•  From someone present at her husband’s death:   “I felt he (my dying husband) might be aware of my presence although unconscious, and took his hand and closed my eyes.   Immediately my surroundings disappeared from my conscious mind, and I was aware of two distinct things at once:   reverence for the presence of God on my left hand side, powerful in its effect, and then I was swiftly being propelled into a vast current into space that is almost indescribable.   It resembled the ecstasy of a beautiful symphony.   It was out of this world of feeling.   Love was its force.   The speed of it was as though I were travelling a million miles a second. I felt this involved my husband’s being as it did my own, and I was closer in love and spirit with him than ever in our actual lives.”

I have myself been told of spiritual experiences by people whose lives have been profoundly changed by the sense of the presence of God.   One woman very nearly died when she fell off a horse, and for a few moments had a glimpse of another level of reality where everything was bathed in love and light – a realm of existence, it seemed, which took away all fear of death.   Another, shortly after the death of her husband, had the sense one night that he was very close to her, and that he was telling her that everything was all right - she was not to worry about him.   She said that this experience was very different from a dream, or something she had merely imagined, and that it left her feeling tremendously reassured.   There was also an occasion when I was visiting a elderly woman in hospital, who was unconscious and close to death. When I arrived she was very restless and agitated, but after some prayers – in spite of her being unconscious – the restlessness subsided and she began to emanate a deep sense of peace and calmness.  

•  However we interpret accounts such as these, they – and many others – strongly suggest that spiritual experiences do occur today.   All the same – and this is my third point – we must be cautious as we consider what they mean :
•  We can rightly be sceptical if anyone claims actually to have seen God.   God himself is greater than anything our human minds can ever imagine:   we may be given glimpses of certain aspects of him, but Christian theologians have always taught that God in all his splendour, glory and power can never be fully known by human beings.
•  Care must be taken to distinguish   experiences such as those I have been describing from dreams, daydreams and the natural wanderings of the mind.   People like Alister Hardy make the point that there is a fundamental difference; but it is not always easy to distinguish spiritual experiences from certain activities of the mind.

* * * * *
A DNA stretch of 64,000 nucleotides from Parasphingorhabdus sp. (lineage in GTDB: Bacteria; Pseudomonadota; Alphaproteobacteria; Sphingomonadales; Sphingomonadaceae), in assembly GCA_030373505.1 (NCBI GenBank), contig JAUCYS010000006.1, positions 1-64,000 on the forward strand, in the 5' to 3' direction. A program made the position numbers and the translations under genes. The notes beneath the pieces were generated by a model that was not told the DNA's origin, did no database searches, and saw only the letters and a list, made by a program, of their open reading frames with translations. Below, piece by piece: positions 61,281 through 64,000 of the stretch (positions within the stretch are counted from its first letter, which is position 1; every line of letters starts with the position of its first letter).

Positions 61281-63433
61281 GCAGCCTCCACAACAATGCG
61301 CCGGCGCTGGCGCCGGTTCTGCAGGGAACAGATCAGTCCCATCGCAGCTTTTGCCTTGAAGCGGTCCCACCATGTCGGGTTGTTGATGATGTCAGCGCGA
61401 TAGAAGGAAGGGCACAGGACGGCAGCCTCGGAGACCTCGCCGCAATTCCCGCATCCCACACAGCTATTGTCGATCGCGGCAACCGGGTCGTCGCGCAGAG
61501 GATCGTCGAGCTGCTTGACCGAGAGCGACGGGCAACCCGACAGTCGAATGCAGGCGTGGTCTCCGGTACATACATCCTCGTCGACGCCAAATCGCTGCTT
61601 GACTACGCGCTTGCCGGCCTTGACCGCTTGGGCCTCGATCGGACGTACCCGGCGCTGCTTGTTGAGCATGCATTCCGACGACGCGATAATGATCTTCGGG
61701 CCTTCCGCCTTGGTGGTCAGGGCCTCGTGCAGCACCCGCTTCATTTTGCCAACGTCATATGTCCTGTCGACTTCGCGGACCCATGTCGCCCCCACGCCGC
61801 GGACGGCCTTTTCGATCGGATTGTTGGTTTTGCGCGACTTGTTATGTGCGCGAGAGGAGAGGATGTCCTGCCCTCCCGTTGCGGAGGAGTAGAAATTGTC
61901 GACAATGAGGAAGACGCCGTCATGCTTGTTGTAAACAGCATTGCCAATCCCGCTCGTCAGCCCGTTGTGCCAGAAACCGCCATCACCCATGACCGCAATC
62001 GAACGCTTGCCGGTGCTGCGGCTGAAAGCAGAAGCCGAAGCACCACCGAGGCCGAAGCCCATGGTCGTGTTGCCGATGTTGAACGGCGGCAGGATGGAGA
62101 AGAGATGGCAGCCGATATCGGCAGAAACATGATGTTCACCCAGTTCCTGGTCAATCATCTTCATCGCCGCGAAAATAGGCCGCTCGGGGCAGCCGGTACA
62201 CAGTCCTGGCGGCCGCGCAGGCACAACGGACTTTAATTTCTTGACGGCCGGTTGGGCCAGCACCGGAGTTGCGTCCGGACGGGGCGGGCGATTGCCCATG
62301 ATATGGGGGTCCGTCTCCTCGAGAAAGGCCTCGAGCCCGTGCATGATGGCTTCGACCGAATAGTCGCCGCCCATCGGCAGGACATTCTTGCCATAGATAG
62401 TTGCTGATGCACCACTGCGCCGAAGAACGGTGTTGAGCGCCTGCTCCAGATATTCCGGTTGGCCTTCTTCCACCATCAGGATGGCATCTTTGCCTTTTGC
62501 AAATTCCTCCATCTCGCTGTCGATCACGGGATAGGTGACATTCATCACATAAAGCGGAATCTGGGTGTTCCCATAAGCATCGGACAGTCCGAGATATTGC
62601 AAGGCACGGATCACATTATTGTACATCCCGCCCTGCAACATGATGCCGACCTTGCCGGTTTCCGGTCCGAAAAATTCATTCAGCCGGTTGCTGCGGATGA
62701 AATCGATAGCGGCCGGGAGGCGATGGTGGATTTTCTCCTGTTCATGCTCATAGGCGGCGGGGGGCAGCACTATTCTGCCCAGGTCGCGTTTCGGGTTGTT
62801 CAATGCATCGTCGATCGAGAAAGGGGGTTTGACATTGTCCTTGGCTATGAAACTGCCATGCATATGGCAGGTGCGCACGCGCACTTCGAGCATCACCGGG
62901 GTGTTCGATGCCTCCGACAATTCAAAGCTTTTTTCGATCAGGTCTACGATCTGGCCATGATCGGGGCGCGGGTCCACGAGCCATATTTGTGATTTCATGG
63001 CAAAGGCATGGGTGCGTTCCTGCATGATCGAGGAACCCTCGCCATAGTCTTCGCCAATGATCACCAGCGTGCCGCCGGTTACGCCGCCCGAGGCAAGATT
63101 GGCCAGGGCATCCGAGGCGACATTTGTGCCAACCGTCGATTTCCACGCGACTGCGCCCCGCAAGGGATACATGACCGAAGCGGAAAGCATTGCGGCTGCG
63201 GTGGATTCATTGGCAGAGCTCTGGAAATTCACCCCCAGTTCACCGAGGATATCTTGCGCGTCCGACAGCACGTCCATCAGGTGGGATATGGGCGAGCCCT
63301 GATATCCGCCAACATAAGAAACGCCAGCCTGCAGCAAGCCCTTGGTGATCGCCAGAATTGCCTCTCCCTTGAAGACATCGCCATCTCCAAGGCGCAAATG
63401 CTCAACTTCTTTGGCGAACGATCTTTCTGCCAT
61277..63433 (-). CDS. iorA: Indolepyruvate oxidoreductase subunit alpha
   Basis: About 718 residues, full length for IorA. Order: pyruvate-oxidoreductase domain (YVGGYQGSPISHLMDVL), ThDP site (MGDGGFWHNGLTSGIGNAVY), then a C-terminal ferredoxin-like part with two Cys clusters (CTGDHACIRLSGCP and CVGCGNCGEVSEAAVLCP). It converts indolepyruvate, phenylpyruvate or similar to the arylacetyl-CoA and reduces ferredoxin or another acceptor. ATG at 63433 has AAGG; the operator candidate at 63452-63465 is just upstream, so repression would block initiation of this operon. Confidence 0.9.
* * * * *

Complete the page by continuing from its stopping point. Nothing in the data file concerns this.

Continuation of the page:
•  We must not allow spiritual experiences us to lull us into suspending our rational faculties.   It is also possible that the sense of being chosen by God – by being given a direct experience of spiritual things – gives a person an new conviction that God has personally instructed them to take a certain course of action.   This can lead to a new sense of religious commitment and energy; but it can also lead a person to be intolerant and insensitive of those who have not had similar experiences of God talking to them directly.

•  Direct spiritual experiences must always be tested by reference to scripture.   They should not take precedence over the teachings of Jesus and the traditions of the Church.

•  There is a risk that spiritual experiences, if too actively courted, may distract us from the core responsibilities of the Christian life, which are to love and serve God and one another.   They should not be allowed to encourage spiritual self-centredness, and an excessive concern for one’s own inner peace.

•  My final – and concluding – point emerges from the various aspects of spiritual experience at which we have looked so far.   It is that spiritual experiences are of little or no value if they do not deepen our understanding of God.   They can give us the conviction that God is real; that we do not need to fear death; that there is a fundamental connectedness between this world and the realm beyond time and space; that inner joy and peace can be granted to us by God, and the experience of this, even when it has faded, can continue to sustain us through life’s troubles.  
Most of the time, our lives aren’t like this – for most people, spiritual experiences of this kind are rare.   Perhaps this is God’s intention – and the reason for our living on this earth is for us to learn how to grow and mature as independent human beings, contending with the darkness, groping our way through the clouds when the way doesn’t seem clear.   Making mistakes – as when Peter tried to build shelters for Jesus, Moses and Elijah on the Mount of the Transfiguration.   But being mindful also of those glimpses of something greater, of the One who is timeless and glorious, who can bring light in times of darkness, and can help our lives to be transformed by the power of his grace and love.